Interviewees believed that the analysis of patient preference studies should be done by trained professionals. Nine interviewees shared the opinion that it would be valuable to involve patients in interpretation of results, to identify nuances. An NMD interviewee from Belgium stated that it could be difficult for researchers to interpret an answer without having experience with the disease context. A Belgian RD interviewee commented that interpretation can take place on multiple levels; ranging from looking at “raw data” trying to gain insights, to looking at processed results in order to clarify the interpretation. Two interviewees from Belgium did not find it necessary to involve patients in analysis and interpretation.
Levels of Patient Involvement in Patient Preference Studies
The interviewees were asked what roles patients want to have in patient preference studies along different involvement levels (Figure 2). The four levels that were presented to interviewees were consultation, advice, collaboration, and control. An interviewee from the Netherlands mentioned a fifth level of patient involvement, based on own experience, where patients can act as observers in meetings to ensure voices are well-balanced. Six interviewees stated that patients can be involved in all levels. The level of involvement that a patient can take on seemed to depend on patient-related factors like “stage of disease” (RD_BE_3), but also study-related factors as described below.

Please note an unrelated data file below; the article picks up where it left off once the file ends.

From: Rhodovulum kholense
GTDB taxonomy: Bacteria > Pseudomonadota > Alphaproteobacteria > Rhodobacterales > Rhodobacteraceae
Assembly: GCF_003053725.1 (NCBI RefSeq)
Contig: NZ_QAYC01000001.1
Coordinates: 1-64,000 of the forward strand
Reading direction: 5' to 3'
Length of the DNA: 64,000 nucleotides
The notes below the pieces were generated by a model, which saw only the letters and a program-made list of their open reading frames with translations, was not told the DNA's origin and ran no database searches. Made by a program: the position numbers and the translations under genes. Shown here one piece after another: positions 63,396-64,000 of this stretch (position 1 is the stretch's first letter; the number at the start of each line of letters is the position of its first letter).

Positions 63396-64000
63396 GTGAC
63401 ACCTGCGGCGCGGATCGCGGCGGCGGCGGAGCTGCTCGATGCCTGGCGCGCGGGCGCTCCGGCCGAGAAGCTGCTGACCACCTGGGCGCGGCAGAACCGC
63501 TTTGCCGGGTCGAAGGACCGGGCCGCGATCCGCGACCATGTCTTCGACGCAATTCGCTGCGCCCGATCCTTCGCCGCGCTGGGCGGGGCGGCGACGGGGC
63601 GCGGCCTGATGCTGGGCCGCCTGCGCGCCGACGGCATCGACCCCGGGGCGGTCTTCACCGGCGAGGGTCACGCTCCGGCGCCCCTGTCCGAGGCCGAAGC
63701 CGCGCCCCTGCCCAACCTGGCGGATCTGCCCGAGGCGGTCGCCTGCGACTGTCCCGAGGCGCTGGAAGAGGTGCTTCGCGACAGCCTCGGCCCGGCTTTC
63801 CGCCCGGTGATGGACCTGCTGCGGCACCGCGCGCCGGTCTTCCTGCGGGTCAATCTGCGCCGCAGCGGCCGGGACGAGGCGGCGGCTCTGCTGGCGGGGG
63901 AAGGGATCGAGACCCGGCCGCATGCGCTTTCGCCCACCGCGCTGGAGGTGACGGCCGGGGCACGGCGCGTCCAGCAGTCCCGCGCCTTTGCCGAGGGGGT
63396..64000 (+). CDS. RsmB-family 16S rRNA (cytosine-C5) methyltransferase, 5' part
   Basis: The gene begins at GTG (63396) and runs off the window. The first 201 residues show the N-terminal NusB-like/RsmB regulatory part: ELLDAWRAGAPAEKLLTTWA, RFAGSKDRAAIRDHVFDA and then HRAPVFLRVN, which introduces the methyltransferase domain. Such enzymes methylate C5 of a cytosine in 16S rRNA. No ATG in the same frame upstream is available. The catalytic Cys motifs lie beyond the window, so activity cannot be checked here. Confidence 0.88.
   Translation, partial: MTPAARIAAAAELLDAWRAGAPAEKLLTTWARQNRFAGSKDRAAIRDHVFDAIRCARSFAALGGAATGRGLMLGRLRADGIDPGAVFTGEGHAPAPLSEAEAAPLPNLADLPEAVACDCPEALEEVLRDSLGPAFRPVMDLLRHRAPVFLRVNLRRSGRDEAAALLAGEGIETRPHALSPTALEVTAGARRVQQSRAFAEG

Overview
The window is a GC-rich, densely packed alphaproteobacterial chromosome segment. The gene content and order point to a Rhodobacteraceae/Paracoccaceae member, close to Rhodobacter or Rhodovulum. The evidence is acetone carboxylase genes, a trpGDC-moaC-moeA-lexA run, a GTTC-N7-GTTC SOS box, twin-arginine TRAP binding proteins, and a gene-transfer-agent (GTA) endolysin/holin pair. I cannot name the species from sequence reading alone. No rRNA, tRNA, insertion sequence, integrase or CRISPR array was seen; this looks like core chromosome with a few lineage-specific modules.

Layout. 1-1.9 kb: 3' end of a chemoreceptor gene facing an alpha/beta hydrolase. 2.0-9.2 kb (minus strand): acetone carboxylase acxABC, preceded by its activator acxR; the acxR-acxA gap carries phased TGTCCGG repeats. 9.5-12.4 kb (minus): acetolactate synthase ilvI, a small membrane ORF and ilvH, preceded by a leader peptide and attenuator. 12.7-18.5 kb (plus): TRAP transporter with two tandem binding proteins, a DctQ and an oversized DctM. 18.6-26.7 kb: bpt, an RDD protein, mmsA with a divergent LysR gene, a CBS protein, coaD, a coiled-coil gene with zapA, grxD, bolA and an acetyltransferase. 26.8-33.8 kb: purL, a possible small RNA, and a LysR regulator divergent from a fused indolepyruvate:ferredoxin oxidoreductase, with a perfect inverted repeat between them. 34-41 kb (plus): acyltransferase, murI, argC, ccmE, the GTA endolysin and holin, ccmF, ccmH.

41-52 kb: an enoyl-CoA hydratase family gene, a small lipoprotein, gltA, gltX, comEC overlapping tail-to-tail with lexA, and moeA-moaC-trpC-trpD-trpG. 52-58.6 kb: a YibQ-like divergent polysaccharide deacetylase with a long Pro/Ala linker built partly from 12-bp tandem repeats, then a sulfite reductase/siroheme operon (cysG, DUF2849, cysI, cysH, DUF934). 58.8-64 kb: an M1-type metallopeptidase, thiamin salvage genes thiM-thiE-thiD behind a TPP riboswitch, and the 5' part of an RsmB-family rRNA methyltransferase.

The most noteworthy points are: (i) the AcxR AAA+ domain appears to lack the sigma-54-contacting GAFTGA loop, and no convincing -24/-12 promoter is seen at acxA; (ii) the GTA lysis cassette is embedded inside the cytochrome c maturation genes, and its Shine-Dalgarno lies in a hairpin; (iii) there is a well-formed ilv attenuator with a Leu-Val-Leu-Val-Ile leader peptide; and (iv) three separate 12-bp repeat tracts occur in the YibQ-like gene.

Figure 2. Staircase of patient involvement levels in patient preference studies (PPS). Roles of patients and patient involvement levels were identified through interviews and the patient participation model of Abma and Broerse (8), and are displayed from passive to active involvement.